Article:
While Dr. Durden may not have the opportunity to frequently interact with breast cancer patients on a day-to-day basis, her role as a surgical pathologist is critical to their care. She carefully examines tissue removed during a biopsy or lumpectomy, ultimately providing a diagnosis.
"My decision to enter pathology was influenced by several women during my medical training," she says. "I knew and admired them because of their resourcefulness, their skill in diagnosing disease and knowledgeable about the mechanisms of those diseases. I loved how this specialty integrated basic science and clinical medicine."
Dr. Durden recalls one breast cancer patient in particular who made a lasting impression on her—a caring secretary in the pathology department where she was completing her residency diagnosed with Stage IV breast cancer at age 40.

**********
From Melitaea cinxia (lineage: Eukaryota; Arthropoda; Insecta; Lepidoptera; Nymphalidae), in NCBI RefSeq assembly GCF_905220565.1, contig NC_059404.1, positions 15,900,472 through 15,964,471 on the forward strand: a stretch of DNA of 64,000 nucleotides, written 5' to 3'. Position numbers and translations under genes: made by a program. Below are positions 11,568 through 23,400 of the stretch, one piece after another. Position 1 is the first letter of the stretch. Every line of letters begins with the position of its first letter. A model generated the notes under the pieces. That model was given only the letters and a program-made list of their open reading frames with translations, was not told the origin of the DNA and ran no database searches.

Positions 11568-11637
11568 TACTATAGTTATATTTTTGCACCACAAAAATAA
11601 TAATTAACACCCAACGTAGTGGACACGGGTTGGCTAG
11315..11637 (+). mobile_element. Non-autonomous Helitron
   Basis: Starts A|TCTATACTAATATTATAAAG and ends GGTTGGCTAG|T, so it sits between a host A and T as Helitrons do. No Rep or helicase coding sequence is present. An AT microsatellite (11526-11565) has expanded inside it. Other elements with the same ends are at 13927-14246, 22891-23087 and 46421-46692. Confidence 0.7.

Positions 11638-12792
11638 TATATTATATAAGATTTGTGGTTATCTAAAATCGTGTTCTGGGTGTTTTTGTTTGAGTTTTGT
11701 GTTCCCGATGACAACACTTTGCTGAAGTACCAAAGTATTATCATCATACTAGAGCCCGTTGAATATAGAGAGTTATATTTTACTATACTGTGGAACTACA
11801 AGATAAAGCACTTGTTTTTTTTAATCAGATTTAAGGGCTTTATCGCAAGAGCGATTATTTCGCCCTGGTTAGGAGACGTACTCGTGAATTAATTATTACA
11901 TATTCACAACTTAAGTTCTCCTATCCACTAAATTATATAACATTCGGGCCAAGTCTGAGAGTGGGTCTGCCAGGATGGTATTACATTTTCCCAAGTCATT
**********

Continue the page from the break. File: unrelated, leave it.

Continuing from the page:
"She was a single mother of a teenage daughter and fighting this illness on her own," she says. "When many people would have succumbed to feelings of desperation or hopelessness, she did not. Her outlook was always positive and she was still able to count her blessings each day as she helped her daughter understand her illness and prepared her well for what was to come. Although she eventually lost her fight with cancer, she was an inspiration to me and many others, as she didn't allow the disease to define her or destroy her spirit.
Knowing this patient so well makes Dr. Durden's opportunity to work so closely with other members of the St. Vincent Healthcare breast cancer team.
"Who better knows what women need than other women?" she says. " I enjoy collaborating with other female colleagues in order to render excellent women's health care because ultimately, these efforts will one day affect me. Eventually, we all become patients and we all want top-notch, compassionate care."